Last fall, readers of my Windows Phone Secrets blog started complaining about errant data usage on Windows Phone, and these reports turned into a full-blown investigation that eventually discovered a culprit: Yahoo!'s IMAP servers were incorrectly retrieving information from connecting devices, causing massive data overruns. Microsoft admitted at one point that it had found the source of the problem but didn't say who it was, so my Secrets co-author Rafael Rivera simply started monitoring device data usage and announced Yahoo! as the winner—er ah, loser. But that was months ago. This week, quietly, Yahoo! finally implemented a change to its IMAP servers, and it's now only retrieving the correct amount of data for each request. In other words, the problem has been solved. But as with the software-update fiasco noted at length above, once again Microsoft's almost never-ending silence caused problems, since it announced that it had found the problem but never told anyone what it was. Classic stuff, really.

Microsoft Updates Its Application Virtualization Wares

Microsoft has so many virtualization solutions these days that it's hard to keep track of what's what, and even if you whittle it down to a particular product category, in some cases, there are still multiple solutions. Case in point: application virtualization. Microsoft offers two main approaches, Application Virtualization (App-V) and Microsoft Enterprise Desktop Virtualization (MED-V). (OK, you could argue that Remote Desktop Services, formerly called Terminal Services, sort of falls into this general category too. Let's not muddy the waters.)  App-V, put simply, allows businesses to package apps that can be run virtually on client desktops. MED-V, meanwhile—and again, this is a gross simplification—virtualizes an entire Windows XP desktop along with specific apps, and allows the end user to run those apps side-by-side with native apps in Windows 7. So, they are different approaches to application deployment and manageability, basically, both using some form of virtualization. Which is all a very long way of saying, this week Microsoft unveiled new versions of each: App-V 4.6 SP1, which includes "package accelerators" for simplifying the process of creating application packages, and MED-V 2.0, which features new integration capabilities between System Center Configuration Manager (SCCM) and various third-party software management solutions. Both products are available as part of the Microsoft Desktop Optimization Pack (MDOP) 2011.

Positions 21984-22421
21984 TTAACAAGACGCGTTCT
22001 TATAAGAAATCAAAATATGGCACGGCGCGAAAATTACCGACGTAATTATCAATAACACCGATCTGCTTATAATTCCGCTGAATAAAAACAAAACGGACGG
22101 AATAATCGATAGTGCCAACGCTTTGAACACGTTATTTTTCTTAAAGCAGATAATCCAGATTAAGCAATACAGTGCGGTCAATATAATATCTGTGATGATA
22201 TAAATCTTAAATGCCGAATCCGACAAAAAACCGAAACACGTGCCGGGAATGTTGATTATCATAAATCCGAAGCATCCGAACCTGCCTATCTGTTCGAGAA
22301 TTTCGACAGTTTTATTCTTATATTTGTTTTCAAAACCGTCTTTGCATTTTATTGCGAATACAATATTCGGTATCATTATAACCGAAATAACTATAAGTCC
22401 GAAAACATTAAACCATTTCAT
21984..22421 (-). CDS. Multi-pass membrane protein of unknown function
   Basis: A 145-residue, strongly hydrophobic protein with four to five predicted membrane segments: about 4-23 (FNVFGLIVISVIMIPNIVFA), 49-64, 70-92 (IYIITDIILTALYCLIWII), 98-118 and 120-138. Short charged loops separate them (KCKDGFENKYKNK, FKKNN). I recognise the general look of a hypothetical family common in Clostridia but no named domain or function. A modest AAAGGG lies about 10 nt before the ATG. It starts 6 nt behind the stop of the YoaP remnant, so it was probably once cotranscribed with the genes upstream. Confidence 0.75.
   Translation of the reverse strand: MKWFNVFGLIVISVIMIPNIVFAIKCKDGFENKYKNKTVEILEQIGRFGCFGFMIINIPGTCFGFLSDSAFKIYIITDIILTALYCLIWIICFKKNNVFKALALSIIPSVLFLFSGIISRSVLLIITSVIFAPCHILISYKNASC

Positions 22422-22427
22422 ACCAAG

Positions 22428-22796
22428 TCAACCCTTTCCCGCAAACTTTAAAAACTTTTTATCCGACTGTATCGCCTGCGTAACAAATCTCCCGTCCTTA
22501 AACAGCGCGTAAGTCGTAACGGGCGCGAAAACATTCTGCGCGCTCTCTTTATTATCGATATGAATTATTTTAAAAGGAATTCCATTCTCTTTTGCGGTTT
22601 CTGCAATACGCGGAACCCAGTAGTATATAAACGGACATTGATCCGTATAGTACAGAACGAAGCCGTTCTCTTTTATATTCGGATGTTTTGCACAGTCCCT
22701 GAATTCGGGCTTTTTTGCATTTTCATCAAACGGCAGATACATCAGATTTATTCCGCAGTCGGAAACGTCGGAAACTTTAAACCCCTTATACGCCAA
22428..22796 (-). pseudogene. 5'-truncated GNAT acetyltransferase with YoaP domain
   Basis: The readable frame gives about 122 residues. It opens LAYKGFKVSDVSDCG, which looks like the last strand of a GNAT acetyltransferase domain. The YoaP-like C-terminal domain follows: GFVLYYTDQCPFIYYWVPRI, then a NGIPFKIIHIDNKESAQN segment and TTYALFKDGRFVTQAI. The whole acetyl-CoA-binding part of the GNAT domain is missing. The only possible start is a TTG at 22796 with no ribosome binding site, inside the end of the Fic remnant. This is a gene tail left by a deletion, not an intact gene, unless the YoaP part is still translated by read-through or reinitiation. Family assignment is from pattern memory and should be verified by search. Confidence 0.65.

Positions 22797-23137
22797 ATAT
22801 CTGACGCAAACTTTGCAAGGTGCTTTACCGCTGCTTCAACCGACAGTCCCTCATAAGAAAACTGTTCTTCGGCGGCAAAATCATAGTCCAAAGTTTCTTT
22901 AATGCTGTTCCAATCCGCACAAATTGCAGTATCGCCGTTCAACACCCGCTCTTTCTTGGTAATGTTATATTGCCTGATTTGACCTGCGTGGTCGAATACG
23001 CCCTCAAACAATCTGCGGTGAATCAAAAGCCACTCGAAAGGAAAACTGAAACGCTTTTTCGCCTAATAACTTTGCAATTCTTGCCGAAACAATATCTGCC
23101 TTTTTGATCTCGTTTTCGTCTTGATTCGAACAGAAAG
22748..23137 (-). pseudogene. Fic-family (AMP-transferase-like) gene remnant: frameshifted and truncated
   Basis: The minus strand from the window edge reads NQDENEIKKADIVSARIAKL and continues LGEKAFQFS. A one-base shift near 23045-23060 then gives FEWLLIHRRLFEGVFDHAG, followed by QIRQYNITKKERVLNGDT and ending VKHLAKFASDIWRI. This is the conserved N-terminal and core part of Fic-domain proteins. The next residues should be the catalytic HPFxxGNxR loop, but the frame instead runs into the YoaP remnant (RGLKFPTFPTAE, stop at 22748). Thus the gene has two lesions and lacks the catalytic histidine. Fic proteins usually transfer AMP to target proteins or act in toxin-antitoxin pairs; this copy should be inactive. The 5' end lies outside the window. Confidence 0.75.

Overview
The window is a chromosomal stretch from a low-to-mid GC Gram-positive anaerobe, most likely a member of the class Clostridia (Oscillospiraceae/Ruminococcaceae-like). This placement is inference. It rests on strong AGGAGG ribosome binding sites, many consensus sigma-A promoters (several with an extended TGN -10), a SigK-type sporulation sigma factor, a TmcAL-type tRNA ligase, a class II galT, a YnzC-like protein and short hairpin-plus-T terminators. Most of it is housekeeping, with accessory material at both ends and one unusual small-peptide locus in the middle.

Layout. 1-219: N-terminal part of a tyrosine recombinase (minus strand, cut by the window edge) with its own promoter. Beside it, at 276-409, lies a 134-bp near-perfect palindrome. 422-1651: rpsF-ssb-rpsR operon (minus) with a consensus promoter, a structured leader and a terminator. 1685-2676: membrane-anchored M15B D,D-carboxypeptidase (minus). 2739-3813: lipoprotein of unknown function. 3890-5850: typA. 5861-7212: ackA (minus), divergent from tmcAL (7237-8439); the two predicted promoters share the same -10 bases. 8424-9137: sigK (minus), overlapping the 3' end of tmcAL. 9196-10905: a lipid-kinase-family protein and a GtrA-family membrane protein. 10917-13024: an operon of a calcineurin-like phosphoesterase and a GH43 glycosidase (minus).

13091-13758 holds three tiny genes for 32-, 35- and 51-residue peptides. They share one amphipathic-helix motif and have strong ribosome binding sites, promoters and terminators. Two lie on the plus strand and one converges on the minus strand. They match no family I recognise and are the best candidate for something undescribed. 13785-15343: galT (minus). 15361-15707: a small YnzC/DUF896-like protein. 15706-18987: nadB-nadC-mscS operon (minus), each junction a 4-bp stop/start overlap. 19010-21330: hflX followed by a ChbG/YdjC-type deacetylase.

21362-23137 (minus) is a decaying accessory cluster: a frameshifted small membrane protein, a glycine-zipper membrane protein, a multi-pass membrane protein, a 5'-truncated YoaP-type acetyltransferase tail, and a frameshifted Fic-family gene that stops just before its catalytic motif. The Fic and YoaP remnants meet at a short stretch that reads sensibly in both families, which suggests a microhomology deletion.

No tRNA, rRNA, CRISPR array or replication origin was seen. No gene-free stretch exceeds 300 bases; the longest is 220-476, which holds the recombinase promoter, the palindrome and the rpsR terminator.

This Week: The Most Pointless Tech Conference on Earth. You Gotta Be There!!

There are tech conferences that make sense, and then there's South By Southwest (SXSW), which is billed as a "unique convergence of original music, independent films, and emerging technologies. Fostering creative and professional growth alike, SXSW is the premier destination for discovery." It is, in other words, completely pointless. And while there isn't a tech or IT person on Earth who could get work to pay for such a trip legitimately (aside from those with exhibitors, of course), it is somehow really popular. I guess it's like Burning Man without the nudity and fire. I say "guess" because I've never been there. And I never will. But it's being held this week in Austin, as always, and if you're on the who's who list of, well, some sort of bizarre tech blogosphere list, I guess, you just gotta be there. For some reason.

Microsoft Gains on Google Search Again

And really, it's time to start admitting that every little bit helps. According to Hitwise, the combination of Bing and Yahoo! garnered 28.48 percent of the US Internet search market in February, up from 27.44 percent the previous month. (Bing powers Yahoo! searches, lest you forget.) And Google, likewise, was down, falling from 67.95 percent of the market to 66.69 percent in the same time frame. Looked at individually, both Bing and Yahoo! saw small gains. Bing jumped to 13.49 percent of the market, from 12.81 percent. And Yahoo! jumped to 28.48 percent, up from 27.44 percent.

Chrome Reaches Version 10

While Microsoft is busy celebrating its year-and-a-half development of Internet Explorer (IE) 9, Google quietly released its tenth major version of the Chrome web browser this week. One of the things I'll be looking at in my IE 9 review this coming week is whether Microsoft's new browser has the chops necessary for me to stop using Chrome, which has quickly become my favorite browser of choice thanks to its performance, site compatibility, and excellent add-ons. Frankly, IE is going to have a tough fight on its hands. More soon ...

This Week, on the Windows Weekly Podcast